Given the importance of trade between the EU and Japan, it is vital that their customs authorities work together to facilitate legitimate trade flows and increase the efficiency of controls. On 30 January 2008, the then European Community and the Government of Japan signed an Agreement on Cooperation and Mutual Administrative Assistance in Customs Matters (CCMAA) See on pages 23-24. The CCMAA, which entered into force on 1 February 2008, provides a legal framework to promote security of the supply chain and facilitate trade for reliable traders. It also aims to improve the fight against fraud and to enhance cooperation on the protection of intellectual property rights (IPR). To oversee implementation of the CCMAA, a Joint Customs Cooperation Committee (JCCC) meets once a year. These meetings bring together customs representatives and experts from both the EU and Japan to discuss practical ways of working together to best implement the agreement.
7th EU-Japan Joint Customs Cooperation Committee (JCCC)
Brussels, 10th June 2015
During the 7th EU-Japan Joint Customs Cooperation Committee on 10 June 2015, top-level customs officials discussed bilateral cooperation and took an important step towards the creation of an IT system which will support automated data exchange between Japanese and EU customs authorities for the mutual recognition of Authorised Economic Operators by signing the Interface Control Document which constitutes the technical specifications for these exchanges.
Businesses in many countries across the world can get certified as an Authorised Economic Operator, or a trusted trader, in order to facilitate access to simplified customs regimes and be granted more favourable treatment when complying with new security requirements. The EU and Japan have mutually recognised their respective 'trusted trader' programmes in respect of security requirements in 2010, and the Mutual Recognition Agreement has been fully implemented since 2011. The digitalisation of customs procedures is crucial in order to ensure that these programmes function properly and effectively.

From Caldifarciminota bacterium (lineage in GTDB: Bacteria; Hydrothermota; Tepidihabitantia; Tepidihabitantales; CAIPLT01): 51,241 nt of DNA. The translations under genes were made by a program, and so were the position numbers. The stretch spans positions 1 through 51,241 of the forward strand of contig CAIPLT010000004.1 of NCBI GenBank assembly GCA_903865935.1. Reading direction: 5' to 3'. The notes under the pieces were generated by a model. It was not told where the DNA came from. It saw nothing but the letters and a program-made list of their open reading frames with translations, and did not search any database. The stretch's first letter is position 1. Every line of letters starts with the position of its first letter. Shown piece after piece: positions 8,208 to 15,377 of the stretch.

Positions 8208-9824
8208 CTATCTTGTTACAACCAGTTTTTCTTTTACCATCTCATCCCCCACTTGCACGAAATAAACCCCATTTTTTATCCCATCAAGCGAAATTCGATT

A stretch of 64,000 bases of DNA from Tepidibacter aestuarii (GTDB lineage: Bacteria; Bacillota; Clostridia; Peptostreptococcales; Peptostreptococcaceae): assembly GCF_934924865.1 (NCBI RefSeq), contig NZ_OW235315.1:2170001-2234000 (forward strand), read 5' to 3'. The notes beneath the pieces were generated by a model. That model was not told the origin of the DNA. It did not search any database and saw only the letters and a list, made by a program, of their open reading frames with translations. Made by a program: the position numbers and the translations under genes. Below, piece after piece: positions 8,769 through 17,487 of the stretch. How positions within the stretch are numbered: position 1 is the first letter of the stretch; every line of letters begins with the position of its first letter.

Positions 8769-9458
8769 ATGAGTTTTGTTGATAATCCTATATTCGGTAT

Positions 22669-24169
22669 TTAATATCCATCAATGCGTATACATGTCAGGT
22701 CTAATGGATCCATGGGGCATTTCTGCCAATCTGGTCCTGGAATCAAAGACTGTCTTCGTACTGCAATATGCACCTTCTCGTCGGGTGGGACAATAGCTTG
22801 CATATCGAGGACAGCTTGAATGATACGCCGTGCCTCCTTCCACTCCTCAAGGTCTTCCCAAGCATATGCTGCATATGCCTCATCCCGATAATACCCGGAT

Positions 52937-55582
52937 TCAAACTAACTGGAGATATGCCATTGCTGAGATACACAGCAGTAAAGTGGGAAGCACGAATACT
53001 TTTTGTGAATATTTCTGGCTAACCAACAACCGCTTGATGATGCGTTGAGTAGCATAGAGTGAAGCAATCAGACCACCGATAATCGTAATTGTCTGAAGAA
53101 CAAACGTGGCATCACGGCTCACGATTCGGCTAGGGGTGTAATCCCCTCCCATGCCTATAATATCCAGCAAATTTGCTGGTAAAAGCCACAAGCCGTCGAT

The EU and Japan also confirmed their willingness to strengthen cooperation between their customs authorities with the objective of identifying and mitigating threats which may affect international trade routes. Facilitating trade by exploring new mechanisms, such as accelerated trade lanes, to support exporters in both the EU and Japan was also a key priority of the meeting. The objective of such innovations is to provide concrete benefits for businesses trading across borders.
Mutual recognition of authorised economic operators
Following the signature of the decision on the mutual recognition of AEOs between the EU and Japan on 24 June 2010 (Signature of the mutual recognition of AEOs ), the implementation of the mutual recognition of authorised economic operators (AEOs) started on 24 May 2011. Since then, both EU and Japanese AEOs have enjoyed trade facilitation benefits in the partner countries (see AEO communiqué ). This was preceded by the adoption of the 'specific adequacy decision ' by the European Commission on Japanese data protection on 29 March 2011, which made the data exchange possible.
6th EU-Japan Joint Customs Cooperation Committee (JCCC)
5th EU-Japan Joint Customs Cooperation Committee (JCCC) - See also the press release
4th EU-Japan Joint Customs Cooperation Committee (JCCC)
Signature of the mutual recognition of AEOs, 2010
3rd EC-Japan Joint Customs Cooperation Committee (JCCC), 2010
2nd EC-Japan Joint Customs Cooperation Committee (JCCC), 2009
1st EC-Japan Joint Customs Cooperation Committee (JCCC), 2008